Conflict Alerts # 516, 25 May 2022
In the news
On 24 May, in the US (in Uvalde, Texas), a teenager gunman killed eighteen children in an elementary school. He had earlier purchased two semi-automatic AR-15 rifles in a local gun store.
On 24 May, the US President, in his address on the issue, said: "…tonight, I ask the nation to pray for them, to give the parents and siblings the strength in the darkness they feel right now. As a nation, we have to ask: When in God's name are we going to stand up to the gun lobby? When in God's name will we do what we all know in our gut needs to be done? It's been…10 years since I stood up at a high school in Connecticut - a grade school in Connecticut, where another gunman massacred 26 people, including 20 first graders, at Sandy Hook Elementary School."
On 25 May, a story in the Economist said: "By one estimate, Americans own 400m guns. If they were evenly distributed, each family of five would have six. In 2020 more than 45,000 people in America died from firearm-related injuries. Guns now kill more young people than cars do."
Issues in background
First, the recurring and increasing gun attacks in US schools. Between a similar attack at the Sandy Hook Elementary School in Connecticut in 2012 (20 children killed along with six members of the school staff) and the latest attack in Uvalde, Texas, there has been a series of attacks in the US schools. In 2018, in Parkland, an attack in a High School witnessed the killing of 17 students and a staff. While Sandy Hook (2012), Parkland (2018) and Uvalde (2022) witnessed more than 15 getting killed, there have been other attacks with smaller casualties. According to a Wall Street Journal report, "there has been a school shooting every year during the past 40 years, except for 2020, when most schools didn't meet in person because of the pandemic."
Second, the bleeding hearts, prayers and amnesia. While the attacks invoke immediate condemnation across the US society and call for prayers, there has been little action to prevent violent actions in the schools. The schools are left to deal with the issue with mock drills and be prepared for an attack like the one that had happened in Uvalde.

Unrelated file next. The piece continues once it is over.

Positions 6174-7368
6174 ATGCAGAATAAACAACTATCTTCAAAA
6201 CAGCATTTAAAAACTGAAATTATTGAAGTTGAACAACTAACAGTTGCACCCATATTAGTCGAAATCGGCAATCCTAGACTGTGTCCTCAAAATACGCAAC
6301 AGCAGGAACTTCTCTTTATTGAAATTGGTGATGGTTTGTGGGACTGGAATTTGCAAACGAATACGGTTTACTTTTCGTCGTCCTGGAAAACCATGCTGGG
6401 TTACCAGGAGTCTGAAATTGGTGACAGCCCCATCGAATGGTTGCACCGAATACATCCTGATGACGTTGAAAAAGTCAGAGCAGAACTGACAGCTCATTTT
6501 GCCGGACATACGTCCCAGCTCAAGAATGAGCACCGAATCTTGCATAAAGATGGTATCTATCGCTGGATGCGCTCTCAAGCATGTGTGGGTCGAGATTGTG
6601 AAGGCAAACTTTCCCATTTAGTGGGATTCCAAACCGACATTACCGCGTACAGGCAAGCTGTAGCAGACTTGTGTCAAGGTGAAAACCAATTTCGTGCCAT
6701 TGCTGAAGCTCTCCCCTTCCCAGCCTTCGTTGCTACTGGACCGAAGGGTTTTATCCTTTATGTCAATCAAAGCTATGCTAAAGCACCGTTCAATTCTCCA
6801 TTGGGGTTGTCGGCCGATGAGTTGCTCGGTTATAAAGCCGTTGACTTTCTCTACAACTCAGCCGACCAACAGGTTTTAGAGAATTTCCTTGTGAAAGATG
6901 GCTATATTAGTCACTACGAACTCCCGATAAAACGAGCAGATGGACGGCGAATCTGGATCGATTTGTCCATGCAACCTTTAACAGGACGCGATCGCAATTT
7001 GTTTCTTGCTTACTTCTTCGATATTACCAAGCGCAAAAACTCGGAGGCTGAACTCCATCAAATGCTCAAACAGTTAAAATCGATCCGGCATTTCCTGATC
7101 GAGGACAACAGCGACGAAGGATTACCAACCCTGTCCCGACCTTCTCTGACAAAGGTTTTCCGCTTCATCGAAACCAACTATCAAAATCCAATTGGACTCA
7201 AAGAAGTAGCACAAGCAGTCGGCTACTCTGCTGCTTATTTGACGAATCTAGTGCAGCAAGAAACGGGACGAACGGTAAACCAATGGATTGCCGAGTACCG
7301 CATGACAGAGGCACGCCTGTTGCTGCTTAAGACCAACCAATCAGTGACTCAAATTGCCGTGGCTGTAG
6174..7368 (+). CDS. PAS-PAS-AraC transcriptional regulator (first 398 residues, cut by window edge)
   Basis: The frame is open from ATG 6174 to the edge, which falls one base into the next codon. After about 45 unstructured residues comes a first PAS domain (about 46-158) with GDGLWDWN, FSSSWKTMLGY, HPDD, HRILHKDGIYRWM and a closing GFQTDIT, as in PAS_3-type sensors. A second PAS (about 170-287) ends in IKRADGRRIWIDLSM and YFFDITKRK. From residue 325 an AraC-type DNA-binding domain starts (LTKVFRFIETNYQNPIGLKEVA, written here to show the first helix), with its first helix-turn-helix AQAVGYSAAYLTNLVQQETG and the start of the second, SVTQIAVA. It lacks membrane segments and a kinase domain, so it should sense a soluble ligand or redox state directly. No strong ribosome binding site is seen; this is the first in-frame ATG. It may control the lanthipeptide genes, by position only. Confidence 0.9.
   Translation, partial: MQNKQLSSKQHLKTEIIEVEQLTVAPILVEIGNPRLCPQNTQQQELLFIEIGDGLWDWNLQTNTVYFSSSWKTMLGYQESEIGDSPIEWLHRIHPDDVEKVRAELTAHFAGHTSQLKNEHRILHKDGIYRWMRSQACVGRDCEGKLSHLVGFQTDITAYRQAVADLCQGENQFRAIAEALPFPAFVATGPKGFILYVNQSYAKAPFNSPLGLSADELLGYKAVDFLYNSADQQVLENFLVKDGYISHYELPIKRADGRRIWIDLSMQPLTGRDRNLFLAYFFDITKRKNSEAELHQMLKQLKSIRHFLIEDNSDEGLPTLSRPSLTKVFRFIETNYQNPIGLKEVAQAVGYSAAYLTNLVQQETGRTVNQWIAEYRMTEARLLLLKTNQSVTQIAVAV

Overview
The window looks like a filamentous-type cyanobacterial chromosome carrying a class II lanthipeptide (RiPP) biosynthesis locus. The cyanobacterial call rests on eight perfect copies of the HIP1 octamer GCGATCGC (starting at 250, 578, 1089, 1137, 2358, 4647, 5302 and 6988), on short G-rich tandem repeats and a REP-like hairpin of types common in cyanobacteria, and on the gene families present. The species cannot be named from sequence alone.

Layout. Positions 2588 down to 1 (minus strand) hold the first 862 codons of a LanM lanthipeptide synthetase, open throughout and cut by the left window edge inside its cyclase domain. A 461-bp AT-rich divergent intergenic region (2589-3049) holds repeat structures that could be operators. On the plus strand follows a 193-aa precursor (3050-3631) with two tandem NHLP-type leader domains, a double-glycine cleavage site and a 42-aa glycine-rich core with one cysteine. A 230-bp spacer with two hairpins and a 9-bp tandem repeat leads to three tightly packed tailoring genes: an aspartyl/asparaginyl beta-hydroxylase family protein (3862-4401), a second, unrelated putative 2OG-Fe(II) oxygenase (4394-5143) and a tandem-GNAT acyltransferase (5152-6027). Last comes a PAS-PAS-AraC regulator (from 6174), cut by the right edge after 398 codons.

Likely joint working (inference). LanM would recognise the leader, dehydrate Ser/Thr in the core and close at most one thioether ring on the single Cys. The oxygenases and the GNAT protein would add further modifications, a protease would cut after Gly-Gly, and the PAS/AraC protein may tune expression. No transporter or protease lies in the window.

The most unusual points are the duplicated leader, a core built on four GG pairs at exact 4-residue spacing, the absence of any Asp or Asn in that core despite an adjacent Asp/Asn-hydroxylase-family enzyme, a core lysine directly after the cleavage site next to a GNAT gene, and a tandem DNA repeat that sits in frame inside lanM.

Third, access to guns in the US. In Uvalde, the killer could purchase two semi-automatic AR rifles in a local gun store should highlight the easy access. Data would also reveal the number of weapons, including high powered guns available in the US.
Fourth, the missing consensus on gun control. The US Congress has been discussing gun control for a long time, without any consensus. There is a huge divide between the two parties – the republicans and the democrats on the nature and extent of gun control. While those who argue for tighter gun control focus on the devastation it causes, those who are apprehensive hide under the constitutional right to own a gun in the US.
First, the question, why only in the US, there are mass shootings in the schools, and not in other countries – developed or developing? The arguments about the mental health of the perpetrators, violence in schools, broken families, and the right to self-protection cut across many countries, but the mass shootings seem to be US specific. Why? There a specific problem that the US has to address.
Second, the rise of lone gunmen. Whether it is hate crime or shootings in the schools, one could see a trend in the rise of lone and disturbed gunmen. In retrospect, one could analyse their views, and how their action could be prevented; however, these gunmen could not be pre-empted.
Third, the government action or inaction in the US. Nikolas Kristoff in an analysis in the New York Times, after the recent attack, wrote: "… we're tired of commemorating gun violence in America only with thoughts and prayers. We didn't respond to Russia's invasion of Ukraine simply with thoughts and prayers, or to the 9/11 attacks only with moments of silence, or to Pearl Harbor just with lowered flags and memorial services." He is right.